President Rouhani’s official reaction to the protests stated that Iranians do have a right to criticize the government, especially since the people have long experienced corrupt governments under the Islamic Republic. However, during his four-and-a-half years as president, Rouhani has failed to take any meaningful steps to strengthen Iran’s human rights. In this context, the protests mark a direct repudiation of Rouhani’s record.

However, as protests and clashes with police spread across the country, the government blocked access to Iran’s popular social media app, Telegram, and also restricted use of Instagram. Officials claimed the social media apps were being used to coordinate among protesters to spread violence. The protests as a whole have remained peaceful, while government officials and IRGC representatives issued sharp statements demonizing those protesting as enemies of the state.

Though full access has since been reinstated first to Instagram, then to Telegram, the latter was restored only after two full weeks of shuttered free speech and communication.

When Will Iran Be Held Accountable?

Mark Dubowitz, a financial and economic analyst who serves as CEO of the Foundation for Defense of Democracies (FDD), a non-partisan think tank, has highlighted Iran’s deplorable human rights record and the lack of accountability enforced by the U.S. and the international community. Despite protests and unrest with Iran’s own people, the global spotlight more often focuses on Iran when the topic turns to their nuclear interests.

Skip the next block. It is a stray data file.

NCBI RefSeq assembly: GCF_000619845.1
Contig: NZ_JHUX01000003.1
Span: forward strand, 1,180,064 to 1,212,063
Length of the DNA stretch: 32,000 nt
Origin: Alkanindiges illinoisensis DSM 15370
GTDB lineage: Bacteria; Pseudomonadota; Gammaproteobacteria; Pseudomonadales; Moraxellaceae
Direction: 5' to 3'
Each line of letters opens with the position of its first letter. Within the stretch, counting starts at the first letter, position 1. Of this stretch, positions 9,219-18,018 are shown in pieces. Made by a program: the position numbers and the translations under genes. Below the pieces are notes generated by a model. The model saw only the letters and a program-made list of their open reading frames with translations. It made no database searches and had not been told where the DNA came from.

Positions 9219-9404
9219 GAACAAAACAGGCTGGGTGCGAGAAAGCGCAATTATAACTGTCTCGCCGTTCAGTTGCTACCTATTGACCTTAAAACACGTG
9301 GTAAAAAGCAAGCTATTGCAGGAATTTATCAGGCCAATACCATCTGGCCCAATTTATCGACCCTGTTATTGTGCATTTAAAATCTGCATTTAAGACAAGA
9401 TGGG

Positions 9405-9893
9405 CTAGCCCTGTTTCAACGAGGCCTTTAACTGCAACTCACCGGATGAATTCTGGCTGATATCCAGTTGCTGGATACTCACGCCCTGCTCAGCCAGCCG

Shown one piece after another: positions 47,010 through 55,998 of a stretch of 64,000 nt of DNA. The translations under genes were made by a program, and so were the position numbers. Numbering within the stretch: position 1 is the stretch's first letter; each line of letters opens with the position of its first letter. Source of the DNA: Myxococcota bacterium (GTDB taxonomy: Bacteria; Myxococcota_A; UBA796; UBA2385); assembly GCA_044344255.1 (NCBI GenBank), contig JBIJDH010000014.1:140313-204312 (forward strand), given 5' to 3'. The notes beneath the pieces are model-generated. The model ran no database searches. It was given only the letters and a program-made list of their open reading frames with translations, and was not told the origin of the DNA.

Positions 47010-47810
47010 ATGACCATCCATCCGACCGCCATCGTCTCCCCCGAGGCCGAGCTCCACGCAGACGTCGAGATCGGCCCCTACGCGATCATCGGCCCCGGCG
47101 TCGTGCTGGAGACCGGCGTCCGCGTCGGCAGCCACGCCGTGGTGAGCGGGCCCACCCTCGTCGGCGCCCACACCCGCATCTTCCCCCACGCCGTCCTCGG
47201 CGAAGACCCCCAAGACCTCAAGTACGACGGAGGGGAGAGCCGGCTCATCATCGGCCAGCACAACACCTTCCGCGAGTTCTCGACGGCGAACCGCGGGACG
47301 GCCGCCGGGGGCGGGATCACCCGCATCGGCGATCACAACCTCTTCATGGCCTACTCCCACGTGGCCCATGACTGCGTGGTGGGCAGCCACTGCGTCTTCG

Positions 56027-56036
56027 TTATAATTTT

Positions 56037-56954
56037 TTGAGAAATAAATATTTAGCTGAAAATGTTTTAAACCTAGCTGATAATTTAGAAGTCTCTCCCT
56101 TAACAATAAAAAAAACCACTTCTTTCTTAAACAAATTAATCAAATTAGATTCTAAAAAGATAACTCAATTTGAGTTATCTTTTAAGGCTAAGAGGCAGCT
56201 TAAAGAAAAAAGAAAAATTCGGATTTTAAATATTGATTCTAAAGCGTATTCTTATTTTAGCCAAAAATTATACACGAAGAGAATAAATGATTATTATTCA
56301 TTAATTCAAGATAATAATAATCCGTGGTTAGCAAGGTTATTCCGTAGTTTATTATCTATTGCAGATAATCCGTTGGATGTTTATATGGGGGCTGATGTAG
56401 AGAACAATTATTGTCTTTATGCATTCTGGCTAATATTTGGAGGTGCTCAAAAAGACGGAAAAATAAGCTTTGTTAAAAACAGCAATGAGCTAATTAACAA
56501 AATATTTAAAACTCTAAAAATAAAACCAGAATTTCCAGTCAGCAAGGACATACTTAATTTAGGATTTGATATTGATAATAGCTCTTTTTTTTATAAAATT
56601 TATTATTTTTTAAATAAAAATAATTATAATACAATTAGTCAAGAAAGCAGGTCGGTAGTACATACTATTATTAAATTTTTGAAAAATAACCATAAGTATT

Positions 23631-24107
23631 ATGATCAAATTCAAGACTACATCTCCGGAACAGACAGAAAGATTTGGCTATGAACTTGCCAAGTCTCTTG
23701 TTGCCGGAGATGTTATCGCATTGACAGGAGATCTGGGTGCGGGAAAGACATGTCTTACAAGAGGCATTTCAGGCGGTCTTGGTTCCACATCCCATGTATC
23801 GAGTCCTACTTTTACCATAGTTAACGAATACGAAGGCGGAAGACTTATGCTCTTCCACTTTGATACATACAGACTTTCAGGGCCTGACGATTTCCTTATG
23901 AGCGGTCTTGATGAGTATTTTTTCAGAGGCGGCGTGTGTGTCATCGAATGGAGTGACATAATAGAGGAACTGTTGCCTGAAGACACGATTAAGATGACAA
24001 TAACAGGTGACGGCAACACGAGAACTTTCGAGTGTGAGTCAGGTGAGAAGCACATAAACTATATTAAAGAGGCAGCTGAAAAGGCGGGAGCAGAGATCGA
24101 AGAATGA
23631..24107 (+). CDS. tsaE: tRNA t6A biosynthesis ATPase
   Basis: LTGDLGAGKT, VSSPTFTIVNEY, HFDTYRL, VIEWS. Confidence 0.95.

The JCPOA has been a hotly debated topic in the United States since its finalization in 2015, particularly in light of President Trump’s reluctance to sign off on Iran’s compliance. Mark Dubowitz (www.markdubowitz.org) has warned that Iran’s compliance is merely a means to regain access to their financial assets. He argues that Iran’s financial gains would not got towards the betterment of its own people, but rather for more sinister reasons. Dubowitz and FDD have long been fighting for stricter sanctions against Iran for its history of stirring up  instability, and the threat it poses to America,  its allies, and the well-being of its own people.

Dubowitz has been championing the need to hold Iran accountable for its regional aggression and domestic repression. These are lessons that we should learn from to keep America and its allies safe.